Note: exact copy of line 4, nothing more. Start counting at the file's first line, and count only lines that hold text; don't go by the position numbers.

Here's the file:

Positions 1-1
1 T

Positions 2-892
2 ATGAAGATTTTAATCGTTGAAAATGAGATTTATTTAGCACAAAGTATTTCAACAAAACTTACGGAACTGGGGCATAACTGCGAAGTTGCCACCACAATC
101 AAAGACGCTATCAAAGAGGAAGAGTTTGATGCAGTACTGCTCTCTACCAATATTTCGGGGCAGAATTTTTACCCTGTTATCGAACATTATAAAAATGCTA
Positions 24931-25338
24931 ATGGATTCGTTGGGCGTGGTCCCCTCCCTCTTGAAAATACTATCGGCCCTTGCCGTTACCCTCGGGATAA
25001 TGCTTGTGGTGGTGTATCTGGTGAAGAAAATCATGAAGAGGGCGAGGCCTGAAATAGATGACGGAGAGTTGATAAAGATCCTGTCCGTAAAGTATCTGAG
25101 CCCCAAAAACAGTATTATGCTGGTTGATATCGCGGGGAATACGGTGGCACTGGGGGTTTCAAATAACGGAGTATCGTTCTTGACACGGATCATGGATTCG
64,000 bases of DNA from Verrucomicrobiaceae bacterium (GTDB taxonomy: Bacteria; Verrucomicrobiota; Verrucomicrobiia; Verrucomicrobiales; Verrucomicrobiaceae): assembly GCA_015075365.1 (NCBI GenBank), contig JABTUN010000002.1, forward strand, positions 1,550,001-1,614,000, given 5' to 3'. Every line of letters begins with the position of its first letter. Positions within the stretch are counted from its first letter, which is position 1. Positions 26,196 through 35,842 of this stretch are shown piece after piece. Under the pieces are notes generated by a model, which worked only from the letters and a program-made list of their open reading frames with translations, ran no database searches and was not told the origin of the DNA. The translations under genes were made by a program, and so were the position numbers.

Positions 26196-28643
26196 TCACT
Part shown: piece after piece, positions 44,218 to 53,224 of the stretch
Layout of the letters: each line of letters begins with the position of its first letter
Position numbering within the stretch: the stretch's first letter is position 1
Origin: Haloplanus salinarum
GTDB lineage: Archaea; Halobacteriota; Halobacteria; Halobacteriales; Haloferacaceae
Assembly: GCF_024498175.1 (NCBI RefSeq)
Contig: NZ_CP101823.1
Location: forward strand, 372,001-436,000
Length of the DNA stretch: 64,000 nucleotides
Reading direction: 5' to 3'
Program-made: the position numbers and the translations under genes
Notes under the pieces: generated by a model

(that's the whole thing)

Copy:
2 ATGAAGATTTTAATCGTTGAAAATGAGATTTATTTAGCACAAAGTATTTCAACAAAACTTACGGAACTGGGGCATAACTGCGAAGTTGCCACCACAATC